November 30, 2015 at 9:21PM

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Vidrazor
163

I still shoot on 16mm and it doesn't blow my limited budget.

December 1, 2015 at 10:39AM

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Brendan Sweeney
Producer, Writer, Director
98

That's true. They are afraid of shooting film so they lie to themselves saying film is death, it doesn't look good, is not 4k. Happily I see where things are going. They did it before and they are going to do it again. Back in the day cinema invented 1:85 when tv appeared. They said it was dead then; it wasn't. Cheap fx like wipes and circle dissolves.. Pros stopped using those as soon as they were available to masses. Now everyone is a DP, a Cinematographer or a Filmmaker with a t2i. Everyone "can" shoot digital... But not many people can shoot in film. with by the way is better than ever before, and just ready to keep going after 120 years of being around.

December 2, 2015 at 4:32AM

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Ruben arce
Student
306

The only people Ive ever met who talk trash about film are 14 year old DSLR heroes on this website who have never shot on film. You have all these opinions about how much better digital is but most of you probably haven't shot with a real digital cinema camera either. You're all just a bunch of non educated loud mouths who are clueless.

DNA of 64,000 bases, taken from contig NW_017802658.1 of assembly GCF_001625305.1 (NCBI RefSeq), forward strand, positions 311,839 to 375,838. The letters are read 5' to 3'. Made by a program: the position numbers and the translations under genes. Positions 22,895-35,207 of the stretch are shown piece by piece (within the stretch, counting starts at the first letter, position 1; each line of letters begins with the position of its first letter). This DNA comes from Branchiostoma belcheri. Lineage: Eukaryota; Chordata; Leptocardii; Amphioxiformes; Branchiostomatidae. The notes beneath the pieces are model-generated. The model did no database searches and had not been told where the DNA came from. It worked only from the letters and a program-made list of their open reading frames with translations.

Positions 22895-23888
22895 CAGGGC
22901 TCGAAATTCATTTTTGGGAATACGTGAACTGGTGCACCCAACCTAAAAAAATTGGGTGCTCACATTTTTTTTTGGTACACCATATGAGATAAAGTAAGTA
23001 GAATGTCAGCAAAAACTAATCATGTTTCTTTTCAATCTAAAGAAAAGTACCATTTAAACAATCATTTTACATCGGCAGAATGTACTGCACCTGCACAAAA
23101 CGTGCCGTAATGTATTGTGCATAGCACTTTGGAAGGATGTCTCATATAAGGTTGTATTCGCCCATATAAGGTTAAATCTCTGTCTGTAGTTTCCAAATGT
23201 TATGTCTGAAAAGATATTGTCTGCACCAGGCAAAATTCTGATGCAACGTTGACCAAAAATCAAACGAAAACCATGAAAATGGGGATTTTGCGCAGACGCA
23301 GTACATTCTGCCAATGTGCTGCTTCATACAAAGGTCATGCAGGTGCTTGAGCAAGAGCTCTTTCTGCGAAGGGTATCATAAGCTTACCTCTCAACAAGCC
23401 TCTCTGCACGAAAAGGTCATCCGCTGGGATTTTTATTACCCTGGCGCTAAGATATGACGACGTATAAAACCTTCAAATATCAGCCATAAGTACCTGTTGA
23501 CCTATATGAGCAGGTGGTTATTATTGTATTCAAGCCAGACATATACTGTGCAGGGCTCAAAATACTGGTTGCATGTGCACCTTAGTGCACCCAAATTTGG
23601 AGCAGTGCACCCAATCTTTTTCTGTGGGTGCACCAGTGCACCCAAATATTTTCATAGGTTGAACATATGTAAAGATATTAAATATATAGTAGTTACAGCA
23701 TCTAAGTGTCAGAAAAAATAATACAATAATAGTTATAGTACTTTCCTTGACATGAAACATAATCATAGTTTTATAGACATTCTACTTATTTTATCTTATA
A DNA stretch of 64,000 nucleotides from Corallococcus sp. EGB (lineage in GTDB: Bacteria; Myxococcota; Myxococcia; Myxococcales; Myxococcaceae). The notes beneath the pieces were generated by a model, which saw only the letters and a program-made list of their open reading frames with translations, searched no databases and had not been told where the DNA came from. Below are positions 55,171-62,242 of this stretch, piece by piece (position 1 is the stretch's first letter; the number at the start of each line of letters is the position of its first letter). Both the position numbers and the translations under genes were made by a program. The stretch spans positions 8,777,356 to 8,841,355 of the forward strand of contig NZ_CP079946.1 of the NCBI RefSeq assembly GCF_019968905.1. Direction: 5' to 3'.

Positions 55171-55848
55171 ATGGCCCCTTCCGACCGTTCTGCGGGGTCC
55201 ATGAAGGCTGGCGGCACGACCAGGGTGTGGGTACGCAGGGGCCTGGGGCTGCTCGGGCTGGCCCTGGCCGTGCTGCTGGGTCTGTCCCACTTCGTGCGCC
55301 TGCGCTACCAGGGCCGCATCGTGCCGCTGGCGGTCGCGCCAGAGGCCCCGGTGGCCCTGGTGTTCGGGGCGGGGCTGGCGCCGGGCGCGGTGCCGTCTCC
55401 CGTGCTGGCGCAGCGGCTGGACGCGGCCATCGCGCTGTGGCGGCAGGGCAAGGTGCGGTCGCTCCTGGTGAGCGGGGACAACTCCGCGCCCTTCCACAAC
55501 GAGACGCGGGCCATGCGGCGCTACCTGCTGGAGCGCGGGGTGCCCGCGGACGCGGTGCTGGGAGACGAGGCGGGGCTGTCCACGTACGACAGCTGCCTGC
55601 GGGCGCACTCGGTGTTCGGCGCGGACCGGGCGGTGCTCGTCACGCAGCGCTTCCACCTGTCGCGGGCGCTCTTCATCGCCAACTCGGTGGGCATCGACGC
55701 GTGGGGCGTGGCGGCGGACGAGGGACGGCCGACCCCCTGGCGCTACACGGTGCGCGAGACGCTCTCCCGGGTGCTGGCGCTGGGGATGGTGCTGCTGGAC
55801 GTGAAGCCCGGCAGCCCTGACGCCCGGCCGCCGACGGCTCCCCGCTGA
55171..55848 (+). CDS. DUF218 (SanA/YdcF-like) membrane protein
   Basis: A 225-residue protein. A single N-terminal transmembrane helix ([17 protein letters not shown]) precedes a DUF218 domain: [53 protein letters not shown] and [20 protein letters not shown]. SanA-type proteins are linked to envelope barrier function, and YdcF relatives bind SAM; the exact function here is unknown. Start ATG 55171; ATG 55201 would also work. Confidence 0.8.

November 30, 2015 at 5:00PM, Edited November 30, 5:00PM

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Jerome Stolly
1st. Assistant Camera
374

beautifully put

November 30, 2015 at 5:03PM

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I'm 60 years old dude. I've been around, and I got news for you. Film is dead. Get over it. The only people keeping it alive are the old boy Hollywood network. Once they're dead, you better have a good grasp on digital.

November 30, 2015 at 9:23PM, Edited November 30, 9:25PM

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Vidrazor
163

As long as the masters of this medium choose film, film will not be dead as you say. As someone in their 20's, I started on digital. I have used all flavors of Red, canon C series, Alexa, Sony cinema, and Panasonic. Compared to the film I have shot, it is all shit besides the Alexa. Until someone else besides Arri makes a decent digital camera, film will be here to stay.